I find it helpful to see my emotions as something that happens to me, not "me." They are useful because:
* they are like indicator lights in a car, diagnostic tools that help you figure out what's right or wrong
* they sometimes give false readings, so you've got to use your brain to know when to ignore them or get them fixed
* sometimes they're not diagnostic at all, but rewarding. They make you feel good or bad, to reinforce doing/not doing a certain behavior you engaged in.
They are never your destiny. They don't tell you what you have to do--they have to be interpreted. You don't have to feel the way your emotions make you feel. You can uncouple your mind's participation in them by consciously choosing not to dwell on them. Engage in an activity that biochemically alters your physiology so that the emotions you're dealing with change. An easy example is if a guy is sexually aroused, a way to destroy that is to engage in vigorous exercise. It kills any feelings like that and clears the mind. It does the same with hunger, for that matter. If you're up late at night and feel depressed, go to sleep! It'll get your circadian rhythm back on track, and stressful build-up gets dealt with unconsciously while you sleep. Distracting your body by interrupting a natural process (or returning to one, if your emotions are due to biological instability) can keep certain moods at bay for a while so that you can make progress without their influence.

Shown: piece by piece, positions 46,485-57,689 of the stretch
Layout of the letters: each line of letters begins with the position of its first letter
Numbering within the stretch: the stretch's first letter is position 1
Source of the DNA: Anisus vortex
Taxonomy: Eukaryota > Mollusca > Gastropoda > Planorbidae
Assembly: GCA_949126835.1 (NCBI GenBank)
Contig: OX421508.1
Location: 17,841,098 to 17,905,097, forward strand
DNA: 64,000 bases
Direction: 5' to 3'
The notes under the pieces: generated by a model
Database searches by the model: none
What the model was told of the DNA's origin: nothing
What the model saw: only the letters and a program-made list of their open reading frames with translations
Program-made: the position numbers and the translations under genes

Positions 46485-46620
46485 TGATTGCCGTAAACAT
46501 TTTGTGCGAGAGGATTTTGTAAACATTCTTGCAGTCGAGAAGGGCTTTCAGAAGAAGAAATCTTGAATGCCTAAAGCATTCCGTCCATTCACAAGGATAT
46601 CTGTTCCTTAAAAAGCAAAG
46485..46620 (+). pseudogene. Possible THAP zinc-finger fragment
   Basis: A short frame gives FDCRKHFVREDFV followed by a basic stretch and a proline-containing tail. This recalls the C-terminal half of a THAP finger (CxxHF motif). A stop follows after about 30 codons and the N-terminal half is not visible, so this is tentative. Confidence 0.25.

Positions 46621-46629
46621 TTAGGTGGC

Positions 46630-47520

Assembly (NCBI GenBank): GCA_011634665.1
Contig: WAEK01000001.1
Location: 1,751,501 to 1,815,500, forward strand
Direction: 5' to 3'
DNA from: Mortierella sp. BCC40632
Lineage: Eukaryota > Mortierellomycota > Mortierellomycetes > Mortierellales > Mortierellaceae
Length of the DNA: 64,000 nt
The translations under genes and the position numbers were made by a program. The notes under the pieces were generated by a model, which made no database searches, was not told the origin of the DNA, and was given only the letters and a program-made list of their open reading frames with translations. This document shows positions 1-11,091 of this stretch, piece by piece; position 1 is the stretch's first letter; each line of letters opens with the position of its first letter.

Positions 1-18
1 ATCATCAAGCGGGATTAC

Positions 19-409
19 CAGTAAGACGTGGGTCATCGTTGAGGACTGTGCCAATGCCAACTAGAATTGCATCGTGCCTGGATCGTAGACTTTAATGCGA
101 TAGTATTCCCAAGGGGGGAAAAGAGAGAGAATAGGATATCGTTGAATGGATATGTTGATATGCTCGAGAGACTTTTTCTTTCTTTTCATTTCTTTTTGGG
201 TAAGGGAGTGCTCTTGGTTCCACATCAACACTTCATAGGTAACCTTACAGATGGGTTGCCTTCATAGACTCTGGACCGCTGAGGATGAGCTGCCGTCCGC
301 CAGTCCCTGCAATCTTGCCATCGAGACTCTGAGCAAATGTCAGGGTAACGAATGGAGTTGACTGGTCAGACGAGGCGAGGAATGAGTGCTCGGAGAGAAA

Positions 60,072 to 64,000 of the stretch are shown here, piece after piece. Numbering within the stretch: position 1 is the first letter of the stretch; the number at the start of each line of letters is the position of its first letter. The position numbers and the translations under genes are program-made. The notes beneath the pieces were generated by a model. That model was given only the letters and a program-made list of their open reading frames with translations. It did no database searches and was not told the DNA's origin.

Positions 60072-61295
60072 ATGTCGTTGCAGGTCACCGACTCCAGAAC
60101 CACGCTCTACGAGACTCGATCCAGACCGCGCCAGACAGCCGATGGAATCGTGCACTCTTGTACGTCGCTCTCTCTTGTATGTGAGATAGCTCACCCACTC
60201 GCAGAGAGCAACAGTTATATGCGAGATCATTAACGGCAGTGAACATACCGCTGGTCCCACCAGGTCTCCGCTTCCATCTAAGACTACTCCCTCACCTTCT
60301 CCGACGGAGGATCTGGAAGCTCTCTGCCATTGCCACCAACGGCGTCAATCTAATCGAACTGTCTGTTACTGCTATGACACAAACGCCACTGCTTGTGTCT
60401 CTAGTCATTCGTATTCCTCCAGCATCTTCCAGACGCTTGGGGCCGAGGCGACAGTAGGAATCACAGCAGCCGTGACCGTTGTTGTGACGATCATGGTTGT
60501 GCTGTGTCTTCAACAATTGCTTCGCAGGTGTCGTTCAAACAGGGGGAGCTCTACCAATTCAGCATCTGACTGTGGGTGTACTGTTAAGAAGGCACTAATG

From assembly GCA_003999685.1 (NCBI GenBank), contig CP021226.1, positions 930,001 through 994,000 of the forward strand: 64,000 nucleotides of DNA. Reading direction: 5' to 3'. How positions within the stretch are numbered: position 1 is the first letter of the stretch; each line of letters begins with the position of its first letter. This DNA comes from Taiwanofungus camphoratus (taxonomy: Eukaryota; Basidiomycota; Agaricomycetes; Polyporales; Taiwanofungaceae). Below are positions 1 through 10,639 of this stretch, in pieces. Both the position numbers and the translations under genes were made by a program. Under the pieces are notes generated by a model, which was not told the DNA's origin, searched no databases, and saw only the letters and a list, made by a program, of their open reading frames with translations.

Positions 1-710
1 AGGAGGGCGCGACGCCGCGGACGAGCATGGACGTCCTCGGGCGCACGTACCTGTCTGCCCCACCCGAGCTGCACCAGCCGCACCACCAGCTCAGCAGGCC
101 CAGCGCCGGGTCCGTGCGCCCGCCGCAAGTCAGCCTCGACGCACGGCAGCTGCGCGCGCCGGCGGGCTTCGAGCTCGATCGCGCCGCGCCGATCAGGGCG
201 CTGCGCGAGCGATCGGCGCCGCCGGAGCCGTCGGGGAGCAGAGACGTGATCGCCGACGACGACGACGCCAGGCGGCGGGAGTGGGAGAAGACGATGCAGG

~ Rak Chazak